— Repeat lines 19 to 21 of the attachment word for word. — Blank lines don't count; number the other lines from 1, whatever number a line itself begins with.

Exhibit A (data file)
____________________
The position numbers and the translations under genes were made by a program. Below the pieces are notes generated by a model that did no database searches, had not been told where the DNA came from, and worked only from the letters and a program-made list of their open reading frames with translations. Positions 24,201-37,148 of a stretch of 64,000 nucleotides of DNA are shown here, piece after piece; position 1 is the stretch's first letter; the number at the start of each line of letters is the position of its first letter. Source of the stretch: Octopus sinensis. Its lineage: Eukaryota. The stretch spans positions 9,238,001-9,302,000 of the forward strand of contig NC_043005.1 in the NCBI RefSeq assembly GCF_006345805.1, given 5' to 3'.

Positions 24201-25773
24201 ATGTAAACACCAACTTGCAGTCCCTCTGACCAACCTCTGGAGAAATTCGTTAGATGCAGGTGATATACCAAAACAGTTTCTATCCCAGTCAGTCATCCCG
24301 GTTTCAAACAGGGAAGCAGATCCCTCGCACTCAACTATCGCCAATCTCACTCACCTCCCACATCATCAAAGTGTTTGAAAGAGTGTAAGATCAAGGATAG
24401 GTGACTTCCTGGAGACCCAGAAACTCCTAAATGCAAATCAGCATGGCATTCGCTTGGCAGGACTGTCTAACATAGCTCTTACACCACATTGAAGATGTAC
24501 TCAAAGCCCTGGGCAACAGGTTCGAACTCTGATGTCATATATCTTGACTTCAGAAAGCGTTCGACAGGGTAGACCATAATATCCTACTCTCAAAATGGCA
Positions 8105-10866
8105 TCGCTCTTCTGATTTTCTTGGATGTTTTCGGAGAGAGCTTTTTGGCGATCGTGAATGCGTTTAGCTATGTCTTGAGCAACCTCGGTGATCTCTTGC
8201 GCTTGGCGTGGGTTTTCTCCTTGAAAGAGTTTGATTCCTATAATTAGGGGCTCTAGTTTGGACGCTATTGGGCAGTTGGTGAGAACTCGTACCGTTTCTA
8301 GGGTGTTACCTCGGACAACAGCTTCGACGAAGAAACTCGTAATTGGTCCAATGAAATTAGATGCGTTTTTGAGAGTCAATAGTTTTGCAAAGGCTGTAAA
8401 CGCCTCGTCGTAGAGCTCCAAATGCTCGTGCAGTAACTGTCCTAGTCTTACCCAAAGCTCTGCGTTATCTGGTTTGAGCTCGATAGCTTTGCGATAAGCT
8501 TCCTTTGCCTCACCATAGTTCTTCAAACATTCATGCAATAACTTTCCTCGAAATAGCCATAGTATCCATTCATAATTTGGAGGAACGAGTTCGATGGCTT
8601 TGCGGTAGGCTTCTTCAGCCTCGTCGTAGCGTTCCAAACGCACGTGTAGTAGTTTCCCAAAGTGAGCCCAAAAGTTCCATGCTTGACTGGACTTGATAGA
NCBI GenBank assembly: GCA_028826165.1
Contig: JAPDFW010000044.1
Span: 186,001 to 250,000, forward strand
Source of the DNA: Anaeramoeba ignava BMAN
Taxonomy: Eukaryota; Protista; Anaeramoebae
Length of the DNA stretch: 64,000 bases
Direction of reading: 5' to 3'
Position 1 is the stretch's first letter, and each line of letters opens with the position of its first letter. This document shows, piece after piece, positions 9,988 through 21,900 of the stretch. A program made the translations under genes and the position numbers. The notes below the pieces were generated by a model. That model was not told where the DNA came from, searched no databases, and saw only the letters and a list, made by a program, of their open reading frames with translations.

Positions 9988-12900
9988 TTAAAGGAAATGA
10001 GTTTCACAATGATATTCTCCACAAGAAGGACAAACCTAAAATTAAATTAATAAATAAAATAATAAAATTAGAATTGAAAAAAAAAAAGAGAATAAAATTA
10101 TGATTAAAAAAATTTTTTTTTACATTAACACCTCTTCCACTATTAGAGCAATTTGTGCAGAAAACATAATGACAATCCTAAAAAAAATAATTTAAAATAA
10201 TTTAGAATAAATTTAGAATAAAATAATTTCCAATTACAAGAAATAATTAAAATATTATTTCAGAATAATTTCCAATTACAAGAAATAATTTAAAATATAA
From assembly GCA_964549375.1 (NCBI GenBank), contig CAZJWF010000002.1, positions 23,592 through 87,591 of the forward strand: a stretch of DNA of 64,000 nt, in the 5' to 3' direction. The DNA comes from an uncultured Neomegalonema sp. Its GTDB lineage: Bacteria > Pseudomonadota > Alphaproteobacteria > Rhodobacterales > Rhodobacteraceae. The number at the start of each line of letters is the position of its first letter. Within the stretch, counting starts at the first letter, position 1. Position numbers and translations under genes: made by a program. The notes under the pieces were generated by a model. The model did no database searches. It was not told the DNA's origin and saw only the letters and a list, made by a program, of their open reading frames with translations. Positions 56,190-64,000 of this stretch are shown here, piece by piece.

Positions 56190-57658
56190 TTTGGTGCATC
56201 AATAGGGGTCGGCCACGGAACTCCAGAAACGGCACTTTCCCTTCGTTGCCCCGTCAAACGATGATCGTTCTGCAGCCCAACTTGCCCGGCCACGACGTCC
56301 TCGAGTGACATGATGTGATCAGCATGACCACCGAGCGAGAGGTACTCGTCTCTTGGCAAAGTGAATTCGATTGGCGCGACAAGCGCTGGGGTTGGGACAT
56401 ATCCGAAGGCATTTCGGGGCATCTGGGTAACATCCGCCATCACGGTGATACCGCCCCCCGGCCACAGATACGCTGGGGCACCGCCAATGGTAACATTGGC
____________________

Length of the DNA stretch: 64,000 bases
Direction of reading: 5' to 3'
Position 1 is the stretch's first letter, and each line of letters opens with the position of its first letter. This document shows, piece after piece, positions 9,988 through 21,900 of the stretch. A program made the translations under genes and the position numbers. The notes below the pieces were generated by a model. That model was not told where the DNA came from, searched no databases, and saw only the letters and a list, made by a program, of their open reading frames with translations.